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Healthcare Update — 06-27-2012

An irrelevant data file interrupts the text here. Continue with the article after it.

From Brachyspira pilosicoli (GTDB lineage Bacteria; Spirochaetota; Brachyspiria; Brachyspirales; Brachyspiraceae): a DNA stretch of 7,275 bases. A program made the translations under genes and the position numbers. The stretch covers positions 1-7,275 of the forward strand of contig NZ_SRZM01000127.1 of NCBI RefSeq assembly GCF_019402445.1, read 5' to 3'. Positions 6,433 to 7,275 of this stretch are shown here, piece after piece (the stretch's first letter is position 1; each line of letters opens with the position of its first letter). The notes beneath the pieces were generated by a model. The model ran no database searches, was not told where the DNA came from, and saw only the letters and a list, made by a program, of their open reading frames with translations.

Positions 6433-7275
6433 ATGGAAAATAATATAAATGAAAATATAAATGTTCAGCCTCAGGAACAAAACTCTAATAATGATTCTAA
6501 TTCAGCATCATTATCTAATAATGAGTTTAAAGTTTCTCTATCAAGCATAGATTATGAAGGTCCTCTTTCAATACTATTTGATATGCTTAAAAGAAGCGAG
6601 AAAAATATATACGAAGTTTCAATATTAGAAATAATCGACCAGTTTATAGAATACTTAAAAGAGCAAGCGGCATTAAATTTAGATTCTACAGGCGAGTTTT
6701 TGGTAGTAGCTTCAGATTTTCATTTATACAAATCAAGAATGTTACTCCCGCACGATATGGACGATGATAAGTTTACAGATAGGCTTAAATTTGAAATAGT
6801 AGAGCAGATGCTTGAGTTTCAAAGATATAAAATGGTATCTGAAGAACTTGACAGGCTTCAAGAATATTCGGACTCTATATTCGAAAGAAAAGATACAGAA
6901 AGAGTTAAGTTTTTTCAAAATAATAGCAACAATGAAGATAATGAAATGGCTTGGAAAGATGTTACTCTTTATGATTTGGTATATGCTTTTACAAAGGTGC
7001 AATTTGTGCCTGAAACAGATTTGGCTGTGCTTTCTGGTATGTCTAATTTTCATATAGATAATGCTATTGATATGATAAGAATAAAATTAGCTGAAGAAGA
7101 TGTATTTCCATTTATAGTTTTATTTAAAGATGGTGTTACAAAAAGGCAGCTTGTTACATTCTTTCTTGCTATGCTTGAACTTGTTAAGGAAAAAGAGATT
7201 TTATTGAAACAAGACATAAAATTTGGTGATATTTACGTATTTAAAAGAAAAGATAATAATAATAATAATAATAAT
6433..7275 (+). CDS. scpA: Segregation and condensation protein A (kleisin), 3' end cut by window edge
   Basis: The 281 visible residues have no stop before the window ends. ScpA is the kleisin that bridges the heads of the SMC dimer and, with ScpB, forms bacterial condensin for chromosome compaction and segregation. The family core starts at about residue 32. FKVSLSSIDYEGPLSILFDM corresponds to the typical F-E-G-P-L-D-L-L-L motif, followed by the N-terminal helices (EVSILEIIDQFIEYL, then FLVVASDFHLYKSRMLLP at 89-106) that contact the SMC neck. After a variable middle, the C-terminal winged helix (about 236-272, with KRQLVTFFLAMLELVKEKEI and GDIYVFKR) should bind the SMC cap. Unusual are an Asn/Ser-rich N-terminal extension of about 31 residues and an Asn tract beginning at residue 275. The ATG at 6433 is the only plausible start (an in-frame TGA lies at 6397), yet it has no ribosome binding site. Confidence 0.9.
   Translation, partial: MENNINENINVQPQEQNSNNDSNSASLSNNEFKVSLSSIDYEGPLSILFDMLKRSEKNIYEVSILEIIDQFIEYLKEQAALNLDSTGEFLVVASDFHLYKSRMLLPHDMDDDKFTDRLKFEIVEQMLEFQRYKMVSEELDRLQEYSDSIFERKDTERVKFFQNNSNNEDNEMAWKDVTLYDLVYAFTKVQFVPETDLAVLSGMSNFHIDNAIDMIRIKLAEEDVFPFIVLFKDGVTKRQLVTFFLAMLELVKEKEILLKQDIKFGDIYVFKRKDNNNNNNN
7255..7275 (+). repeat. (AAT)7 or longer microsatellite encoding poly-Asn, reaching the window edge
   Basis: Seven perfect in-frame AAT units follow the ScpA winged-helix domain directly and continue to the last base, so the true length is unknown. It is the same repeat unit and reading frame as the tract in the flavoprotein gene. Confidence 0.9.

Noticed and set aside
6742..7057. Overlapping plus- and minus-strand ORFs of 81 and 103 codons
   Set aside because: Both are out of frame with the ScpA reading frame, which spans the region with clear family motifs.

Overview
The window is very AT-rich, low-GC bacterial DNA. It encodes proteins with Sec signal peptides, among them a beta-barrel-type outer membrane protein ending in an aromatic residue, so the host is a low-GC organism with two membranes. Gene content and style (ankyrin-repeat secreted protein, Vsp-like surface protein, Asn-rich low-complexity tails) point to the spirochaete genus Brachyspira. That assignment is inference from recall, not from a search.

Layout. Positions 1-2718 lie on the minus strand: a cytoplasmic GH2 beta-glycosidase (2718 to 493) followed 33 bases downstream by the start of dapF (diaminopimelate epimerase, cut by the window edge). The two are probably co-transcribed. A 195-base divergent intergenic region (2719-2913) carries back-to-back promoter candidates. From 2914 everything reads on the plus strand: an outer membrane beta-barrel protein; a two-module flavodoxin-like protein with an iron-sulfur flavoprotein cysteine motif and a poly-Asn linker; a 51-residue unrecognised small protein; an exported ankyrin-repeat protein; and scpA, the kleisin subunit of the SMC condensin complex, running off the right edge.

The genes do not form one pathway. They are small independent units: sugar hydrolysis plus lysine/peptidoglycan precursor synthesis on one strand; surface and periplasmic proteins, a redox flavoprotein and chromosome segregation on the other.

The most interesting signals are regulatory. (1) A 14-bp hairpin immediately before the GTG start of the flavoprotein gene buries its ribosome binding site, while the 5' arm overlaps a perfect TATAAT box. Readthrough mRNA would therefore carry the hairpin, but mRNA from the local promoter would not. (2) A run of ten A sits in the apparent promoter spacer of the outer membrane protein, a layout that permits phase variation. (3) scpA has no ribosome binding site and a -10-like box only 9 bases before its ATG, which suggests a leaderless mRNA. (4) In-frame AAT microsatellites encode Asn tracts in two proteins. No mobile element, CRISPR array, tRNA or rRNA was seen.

Supreme Court prediction: Individual mandate unconstitutional. Remainder of law stands. Both parties declare victory. Then we have to put up with talking heads putting their spin on the decision for the next two weeks. Beware what you write online … they’re watching. Study published in Emergency Medicine Journal analyzes the Twitter accounts of emergency physicians and determines that there is a “small inner network” of emergency physicians that are using Twitter to its full potential … whatever that means. Use of electronic medical records associated with sixfold drop in medical malpractice claims? I call bullshit on that one. Electronic medical records have been around for many years and the incidence of medical malpractice claims has dropped by about half in the past 10 years. Even if we attributed all of the decrease to electronic medical record use and none to tort reform efforts, that still doesn’t bear out the numbers in this study. Does it make any difference that the study was funded by a grant from the Agency for Healthcare Research and Quality? Dad upset because cost for four stitches in his son’s head at a specialty children’s hospital was twice as much as the cost for 12 stitches in dad’s leg. Hospital CEO attempts to justify cost by saying that is more costly to keep pediatric specialists at the hospital 24/7. Another example of why we need disclosure in costs associated with medical care. Dad may have made an informed decision to go elsewhere had he known the expense would be so much greater. Elderly patient with arm fracture refused admission at hospital, then goes home and develops pneumonia. Patient’s family thought she should have been admitted in the first place. One writes letter to editor of newspaper … in Florida … stating that “the ER staff is a hassled, overworked lot that moves at a snail’s pace and the ER specialists seem oblivious to ailments except with the most urgent trauma.” Washington State hospital plans to save $1 million per year by turning its 24 hour/day emergency department into a 12 hour/day walk in clinic. In other words, a lot of people who don’t have a means to pay for their care are going to soon be sent somewhere else. Jury awards family $55 million after finding that doctors at Johns Hopkins Hospital waited too long to perform a Caesarian section on a pregnant woman. Midwife was at patient’s home trying to deliver child when baby became “stuck”. Hospital allegedly delayed C-section for 2 hours. If you don’t like shots and have ulcers which prevent you from taking NSAID pills, soon you’ll be able to snort new and improved brand name liquid Toradol. A new law to correct every perceived wrong. US Treasury Department plans to ban debt collection in emergency departments of non-profit hospitals. Co-pay? We don’t need no stinking co-pay. Soon it may be against the law for hospitals to ask for it. Expert witness wins nearly $400,000 in jury verdict after American Academy of Orthopedic Surgeons published report of its disciplinary action against him for giving improper testimony in a medical negligence case. I’m scratching my head about this whole story. If you were a Democrat running for re-election, you’d say that New Jersey trial lawyers don’t want patients to receive free medical care. New Jersey trial lawyers mount “fierce opposition” to legislation that would shield doctors from liability when the doctors provide free medical care to patients. The bill failed to pass. See how suing our way to better health care works? Now doctors who might otherwise provide free medical care to indigent patients ...